The All Party Parliamentary Group (APPG) on gambling related harm resumed their call for evidence on the 12 February 2020.
Having set out their agenda for 2020 earlier in the year, the APPG maintained their commitment to tighter regulation of the sector with demands for parity between online and betting office machines stakes, amongst other things. The CEO of the Gambling Commission, Neil McArthur was questioned by members of the Group, in what was an illuminating, and at times awkward, session for the Commission.
The initial report of the APPG was published in November last year, the hand of the group being forced by the announcement of the General Election, prior to hearing evidence from the Minister and the National Regulator. In a sometimes testy exchange between members of the group and Mr McArthur, the focus of the questioning centred on five key topics:
On the question of the disparity between remote and non-remote stake limits, Mr McArthur confirmed that he did not accept that “online is being treated so very differently” to non-remote, and that the Commission was consistently looking to find ways to make online gaming safe.
Mr McArthur advised that whilst the Commission's research showed that most stakes wagered online were under £2, the Commission would nevertheless be investigating and considering a proposal to cut stakes over the next six months so that they fell in line with the recent reductions to the stakes for FOBTs.
In relation to the issues of fines, Mr MacArthur confirmed that fines imposed by the Commission in the last 12 months were at a record level. Whilst the APPG inferred from this that the rise in fines was clear evidence that this form of enforcement action was simply not working, and that the Commission should be looking to revoke licences, in the Commissions defence, Mr McArthur he suggested that it reflected an increase in effective regulatory action by the Commission against “repeat offenders”.
The biggest concern, however, in the course of the evidence session was reserved for the role of VIP rooms, where, one member of the group observed, the “level of control and observance or regulations…was minimal” and that it was “the people on the margins” who were being targeted. This area, Mr McArthur confirmed, was very much at the forefront of the Commissions thinking. This would be reflected in either a new voluntary code, or where that was not possible, a change in the LCCP.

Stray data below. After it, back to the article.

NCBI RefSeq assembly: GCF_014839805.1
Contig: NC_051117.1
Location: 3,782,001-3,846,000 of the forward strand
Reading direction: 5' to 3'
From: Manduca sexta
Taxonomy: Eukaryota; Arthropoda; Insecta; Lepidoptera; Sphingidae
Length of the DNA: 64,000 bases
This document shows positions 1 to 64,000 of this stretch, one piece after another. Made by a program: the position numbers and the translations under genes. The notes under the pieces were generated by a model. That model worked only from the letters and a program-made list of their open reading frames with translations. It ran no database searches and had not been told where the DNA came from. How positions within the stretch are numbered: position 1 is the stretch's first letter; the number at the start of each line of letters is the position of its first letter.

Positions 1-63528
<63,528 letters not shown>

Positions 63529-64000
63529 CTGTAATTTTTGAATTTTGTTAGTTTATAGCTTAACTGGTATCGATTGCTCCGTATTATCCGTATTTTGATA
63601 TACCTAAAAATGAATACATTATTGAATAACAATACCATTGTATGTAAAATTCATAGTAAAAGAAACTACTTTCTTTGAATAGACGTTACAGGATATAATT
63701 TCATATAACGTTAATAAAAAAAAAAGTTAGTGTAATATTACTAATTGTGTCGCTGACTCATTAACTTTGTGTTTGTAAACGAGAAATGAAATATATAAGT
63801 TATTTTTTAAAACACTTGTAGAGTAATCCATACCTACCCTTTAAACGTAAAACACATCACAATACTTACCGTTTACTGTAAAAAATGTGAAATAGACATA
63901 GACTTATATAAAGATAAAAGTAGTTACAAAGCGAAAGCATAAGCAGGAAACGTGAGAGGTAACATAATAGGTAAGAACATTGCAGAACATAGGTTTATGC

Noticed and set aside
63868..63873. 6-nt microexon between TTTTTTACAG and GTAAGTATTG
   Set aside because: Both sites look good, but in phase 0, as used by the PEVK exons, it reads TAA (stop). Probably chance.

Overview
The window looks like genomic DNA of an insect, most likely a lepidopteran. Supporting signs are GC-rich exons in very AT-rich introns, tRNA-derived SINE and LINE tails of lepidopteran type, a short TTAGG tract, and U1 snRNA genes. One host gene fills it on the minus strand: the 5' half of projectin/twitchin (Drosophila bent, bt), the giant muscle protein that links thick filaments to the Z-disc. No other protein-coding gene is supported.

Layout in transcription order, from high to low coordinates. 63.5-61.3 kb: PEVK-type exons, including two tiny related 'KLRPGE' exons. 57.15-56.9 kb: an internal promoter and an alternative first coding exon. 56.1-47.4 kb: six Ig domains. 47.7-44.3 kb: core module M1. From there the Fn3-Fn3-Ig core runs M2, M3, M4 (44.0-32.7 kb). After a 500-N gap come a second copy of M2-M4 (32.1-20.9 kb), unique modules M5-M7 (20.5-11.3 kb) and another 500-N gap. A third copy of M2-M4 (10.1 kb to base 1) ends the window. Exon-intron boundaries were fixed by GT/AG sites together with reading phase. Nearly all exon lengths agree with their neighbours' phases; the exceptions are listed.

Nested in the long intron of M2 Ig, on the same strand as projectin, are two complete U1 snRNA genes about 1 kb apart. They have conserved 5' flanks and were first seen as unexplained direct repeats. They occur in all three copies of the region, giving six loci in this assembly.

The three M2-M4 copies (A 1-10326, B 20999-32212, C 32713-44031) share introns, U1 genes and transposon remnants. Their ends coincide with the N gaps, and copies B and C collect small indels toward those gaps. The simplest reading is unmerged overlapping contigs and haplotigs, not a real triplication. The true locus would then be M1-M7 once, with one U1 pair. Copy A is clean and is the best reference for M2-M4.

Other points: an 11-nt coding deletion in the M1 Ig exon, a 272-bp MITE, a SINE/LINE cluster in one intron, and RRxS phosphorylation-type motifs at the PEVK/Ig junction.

When questioned on the issue of advertising Mr McArthur confirmed the Commissions view that there “is too much gambling advertising on television” and that the Commission would be making further recommendations on the point, and that on the vexed question of affordability (a key theme of the APPG Interim report) Mr McArthur confirmed that this was a “priority of the Gambling Commission”, whilst acknowledging that it was very difficult to know how to measure the issue of affordability for individual customers.
There is a clear frustration from the APPG that changes in the sector, for the better protection of the consumer, are being driven by the APPG itself and not the Gambling Commission.
In the aftermath of the evidence session, the Government’s commitment to a full scale review of the Gambling Act came under further scrutiny in Parliament last week when the then Under Secretary at the DCMS, Helen Whately, again confirmed that the Government is “working at the moment on the scope of the gambling review.”
What is clear from the tone of last week’s evidence session (and a subsequent comment from Ronnie Cowan MP, and a member of the APPG that “rather than tinkering around the edges of the Gambling Act, will the UK Government rip it up and write a new one fit for the 21st century?”) is that the APPG will remain more committed than ever to ensure that the wholescale recommendations that were set out in the interim report form part of the review of the Gambling Act.
This publication is intended for general guidance and represents our understanding of the relevant law and practice as at February 2020. Specific advice should be sought for specific cases. For more information see our terms & conditions.
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